I love exploring and I always like to have another adventure lined up. Even when I’m out on the road I will stay in tune with my wider plans and be thinking about where to go next. And Kilimanjaro has never left my bucket list. When it comes to feats of endurance, climbing Kilimanjaro is up there with swimming the English Channel, and it’s an activity often undertaken for charity.
But what makes it so special? Why trekkers from around the world come to Tanzania to climb this mountain? In 2009, nine celebrities climbed the mountain to raise money for Red Nose Day, and ten years on another team of famous faces scaled the mountain to raise more funds. It’s not just the fact that Kilimanjaro is well known and used for fundraising activities that make it so special, it’s because this is the highest peak on the continent and also one of the Seven Summits.
Climbing a volcano
Mount Kilimanjaro is in Tanzania, East Africa, and is the highest peak on the continent. It is actually formed from three volcanoes, two of which (Mawenzi and Shira) are extinct, while Kibo is dormant and could theoretically erupt again. The summit is Uhuru Peak, on the rim of Kibo, and is 5,895 metres high.
Geologically speaking, parts of the mountain are quite young, with the youngest rocks dated to about 448,000 years ago, while the last activity at the Kibo crater was around 200,000 years ago. That sounds like a long time, but the mountain is thought to have been formed as far back as 2.5 million years ago and has been known to humans for millennia – the first modern humans are thought to have left Africa along the eastern seaboard so they would have passed Kilimanjaro on their trek. Ptomely and Herodotus both mentioned a mountain formation thought to be Kilimanjaro, while the Spanish adventurer Martin Fernandez de Enciso mentioned the “African Mount Olympus” in his 1519 notes.
What does Kilimanjaro mean?
Although the exact origins of the name are unclear, the more convincing theory is that it is a portmanteau word incorporating various words of Kiswahili and Wachagga, two of the local languages. There are various thoughts about how the local language turned up this name, as Kilima technically means a small hill while Njaro is an old Kiswahili word for “shining”. The snows on the summit could have given rise to the shining part of the name. But nothing’s sure there.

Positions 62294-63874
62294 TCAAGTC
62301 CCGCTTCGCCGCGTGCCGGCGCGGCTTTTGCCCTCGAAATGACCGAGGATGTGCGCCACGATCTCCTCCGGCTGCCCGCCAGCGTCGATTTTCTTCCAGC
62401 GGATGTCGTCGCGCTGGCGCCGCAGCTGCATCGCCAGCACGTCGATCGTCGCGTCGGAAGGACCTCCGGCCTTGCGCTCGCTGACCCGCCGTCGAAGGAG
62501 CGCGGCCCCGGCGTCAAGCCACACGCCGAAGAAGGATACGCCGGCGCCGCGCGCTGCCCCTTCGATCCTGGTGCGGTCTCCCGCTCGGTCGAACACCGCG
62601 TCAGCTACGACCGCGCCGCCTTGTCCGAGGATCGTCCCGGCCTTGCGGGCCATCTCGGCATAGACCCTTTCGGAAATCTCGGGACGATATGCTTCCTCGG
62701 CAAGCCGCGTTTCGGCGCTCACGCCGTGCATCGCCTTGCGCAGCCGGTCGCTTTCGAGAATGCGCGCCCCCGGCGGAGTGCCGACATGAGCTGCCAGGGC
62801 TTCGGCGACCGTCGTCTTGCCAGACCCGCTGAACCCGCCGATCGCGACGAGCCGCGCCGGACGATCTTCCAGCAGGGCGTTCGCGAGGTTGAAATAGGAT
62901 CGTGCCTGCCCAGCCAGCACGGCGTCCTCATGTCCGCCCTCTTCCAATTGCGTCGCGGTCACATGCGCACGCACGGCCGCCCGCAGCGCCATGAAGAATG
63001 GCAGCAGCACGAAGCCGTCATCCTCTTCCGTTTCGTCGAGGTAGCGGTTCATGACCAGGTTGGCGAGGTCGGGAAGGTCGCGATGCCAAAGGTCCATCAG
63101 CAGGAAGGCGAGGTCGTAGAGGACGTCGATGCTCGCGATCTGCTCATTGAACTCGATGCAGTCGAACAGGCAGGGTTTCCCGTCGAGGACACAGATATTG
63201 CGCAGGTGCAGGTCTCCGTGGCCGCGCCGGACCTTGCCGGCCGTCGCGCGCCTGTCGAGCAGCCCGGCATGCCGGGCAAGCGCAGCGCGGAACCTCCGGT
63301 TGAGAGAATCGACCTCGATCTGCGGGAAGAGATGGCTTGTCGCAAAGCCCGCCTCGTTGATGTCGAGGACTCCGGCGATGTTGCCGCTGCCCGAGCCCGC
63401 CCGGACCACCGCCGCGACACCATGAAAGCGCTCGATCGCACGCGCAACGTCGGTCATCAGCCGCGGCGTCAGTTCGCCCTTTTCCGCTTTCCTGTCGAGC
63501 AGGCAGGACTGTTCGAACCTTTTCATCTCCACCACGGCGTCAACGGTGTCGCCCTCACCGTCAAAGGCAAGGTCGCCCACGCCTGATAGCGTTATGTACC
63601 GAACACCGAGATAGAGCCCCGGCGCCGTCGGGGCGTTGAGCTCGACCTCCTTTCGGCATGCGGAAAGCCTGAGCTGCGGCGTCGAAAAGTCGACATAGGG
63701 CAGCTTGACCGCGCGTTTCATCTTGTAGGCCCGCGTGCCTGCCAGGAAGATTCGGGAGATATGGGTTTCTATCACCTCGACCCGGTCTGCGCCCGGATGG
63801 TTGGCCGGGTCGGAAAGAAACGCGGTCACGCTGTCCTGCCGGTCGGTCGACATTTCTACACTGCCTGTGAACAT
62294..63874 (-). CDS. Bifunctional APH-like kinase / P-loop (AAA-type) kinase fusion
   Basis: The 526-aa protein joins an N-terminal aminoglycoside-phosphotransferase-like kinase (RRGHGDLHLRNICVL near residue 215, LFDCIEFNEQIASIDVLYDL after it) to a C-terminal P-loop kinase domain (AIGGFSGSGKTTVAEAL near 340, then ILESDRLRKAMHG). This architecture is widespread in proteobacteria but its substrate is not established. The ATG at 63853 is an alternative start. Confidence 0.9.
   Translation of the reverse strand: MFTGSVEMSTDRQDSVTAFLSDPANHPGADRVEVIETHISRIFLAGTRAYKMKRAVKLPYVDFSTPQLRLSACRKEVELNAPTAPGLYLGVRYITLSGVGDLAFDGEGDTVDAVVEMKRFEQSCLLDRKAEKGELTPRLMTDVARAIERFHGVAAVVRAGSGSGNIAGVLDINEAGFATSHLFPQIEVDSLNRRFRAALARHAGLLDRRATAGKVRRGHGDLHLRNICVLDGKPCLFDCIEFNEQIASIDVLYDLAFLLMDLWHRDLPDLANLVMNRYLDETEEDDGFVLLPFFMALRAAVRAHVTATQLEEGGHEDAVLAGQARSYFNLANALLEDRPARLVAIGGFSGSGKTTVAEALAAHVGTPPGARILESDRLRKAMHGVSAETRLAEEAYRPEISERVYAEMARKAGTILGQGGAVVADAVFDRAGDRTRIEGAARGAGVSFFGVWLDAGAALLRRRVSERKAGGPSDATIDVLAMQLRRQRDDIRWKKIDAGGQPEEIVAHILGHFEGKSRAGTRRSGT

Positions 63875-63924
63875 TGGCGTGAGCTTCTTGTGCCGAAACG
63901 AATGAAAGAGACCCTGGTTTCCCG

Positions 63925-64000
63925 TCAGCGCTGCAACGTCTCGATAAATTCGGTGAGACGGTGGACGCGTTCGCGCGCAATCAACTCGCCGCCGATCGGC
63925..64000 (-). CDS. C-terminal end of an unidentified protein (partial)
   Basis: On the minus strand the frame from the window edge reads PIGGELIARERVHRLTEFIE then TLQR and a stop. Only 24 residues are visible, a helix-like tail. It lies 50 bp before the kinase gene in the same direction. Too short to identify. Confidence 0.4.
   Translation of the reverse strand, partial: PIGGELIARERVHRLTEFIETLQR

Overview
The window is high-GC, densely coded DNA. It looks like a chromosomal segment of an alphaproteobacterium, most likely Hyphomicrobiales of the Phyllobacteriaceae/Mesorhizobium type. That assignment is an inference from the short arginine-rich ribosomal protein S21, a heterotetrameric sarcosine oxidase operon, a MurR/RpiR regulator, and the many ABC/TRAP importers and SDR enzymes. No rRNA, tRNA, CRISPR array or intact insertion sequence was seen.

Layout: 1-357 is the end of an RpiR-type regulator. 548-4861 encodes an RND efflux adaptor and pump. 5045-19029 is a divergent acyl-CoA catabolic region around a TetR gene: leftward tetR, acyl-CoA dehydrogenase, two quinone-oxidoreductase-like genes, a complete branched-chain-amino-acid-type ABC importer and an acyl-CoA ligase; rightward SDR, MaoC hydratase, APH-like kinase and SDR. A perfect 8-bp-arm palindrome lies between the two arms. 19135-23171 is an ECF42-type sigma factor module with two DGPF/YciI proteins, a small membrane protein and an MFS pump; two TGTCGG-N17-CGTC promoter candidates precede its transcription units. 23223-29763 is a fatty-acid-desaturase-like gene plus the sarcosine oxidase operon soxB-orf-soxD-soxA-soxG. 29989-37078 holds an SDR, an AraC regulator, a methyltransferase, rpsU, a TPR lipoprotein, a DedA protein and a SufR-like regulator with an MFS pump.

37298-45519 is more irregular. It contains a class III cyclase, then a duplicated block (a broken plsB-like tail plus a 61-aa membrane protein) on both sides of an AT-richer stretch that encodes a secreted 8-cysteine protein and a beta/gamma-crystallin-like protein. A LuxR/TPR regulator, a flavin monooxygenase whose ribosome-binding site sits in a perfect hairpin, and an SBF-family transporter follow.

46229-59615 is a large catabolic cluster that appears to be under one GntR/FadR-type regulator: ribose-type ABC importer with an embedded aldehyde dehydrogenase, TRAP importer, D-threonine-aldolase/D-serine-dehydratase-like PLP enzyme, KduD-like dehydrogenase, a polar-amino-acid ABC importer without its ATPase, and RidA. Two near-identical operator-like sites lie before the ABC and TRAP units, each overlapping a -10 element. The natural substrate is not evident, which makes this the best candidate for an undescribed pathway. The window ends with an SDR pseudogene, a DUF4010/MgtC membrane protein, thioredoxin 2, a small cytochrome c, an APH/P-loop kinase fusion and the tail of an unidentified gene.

Is there glaciers on the summit of Kilimanjaro?
Despite being in a warm continent, Kilimanjaro has a snow-capped summit all year round. It is so tall, that at the peak the atmosphere is much colder and suitable for precipitation, which falls as snow. Kilimanjaro also has several glaciers and an ice field that has been present for thousands of years. But the glaciers are thinning, slowly disappearing and melting down due to climate change, and the fact that the dark volcanic rocks beneath trap heat and accelerate the melting process. According to scientists, the majestic glaciers will be gone in a decade or so.
Meeting the local children when I am on a trip to Kilimanjaro is such a blessing. They are full of life and happiness. I love capturing their love of life when I visit. Some of my most cherished travelling experiences are when I get to integrate with local communities. Sometimes going the extra mile on a little detour means you can discover hidden treasures.
There are seven official routes mountaineers can follow, one of which (Lemosho Western-Breach) is closed due to recent accidents. Rongai and Marangu routes are relatively easy and provide camping areas and huts for trekkers. Lemosho, Machame, Shira and Umbwe are longer and harder, taking over 7 days to complete, leaving the Mweka route for descent only.
Around 35,000 to 40,000 people climb Kilimanjaro every year, so you will be in good company if you decide to take on this challenge and although altitude training is a good idea, Kilimanjaro is an excellent first big mountain to attempt. But reaching 5895m altitude is actually pretty challenging.
A challenging climb with incredible views
I’ve been lucky to visit so many beautiful places. But I have a special feeling for this mountain. I first climbed Kilimanjaro in my early thirties. I found it hard and exhausting. But there was a surprise waiting for me at the top – a man on one knee and a proposal. We hugged and cried at Uhuru Peak, promising each other a great wedding ceremony and much more adventures. This was the start of many more mountain hikes and climbing adventures in my life.
Go out and climb it today
So every year, I travel back to Tanzania for trekking or climbing. I often come away feeling enlightened and with a stronger lust for life. I want you to see the world as I have. Grab your dream today and put yourself out there! There’s so much world out there to see! Don’t wait until tomorrow.
I usually have 2 trips planned every year, one in September when the season is still dry but the routes are less crowded and one in early February, during the short rainy season, the best time to get the chance to see snow at the top. I will join my longtime local friend and together we will venture the routes through Tanzania using his business at Kilele Savane Ltd.
Join us, and get the chance to visit the local school or hospital and meet the local communities. You won’t forget those shared moments and the help you can bring along the way can make a difference. Who knows, you might catch the climbing bug and aim for the remaining Seven Summits in the future!
Enquire for my next trip here and use the PROMO CODE “AdventureCaroline” when booking your next trip direct. So, go out and see it today.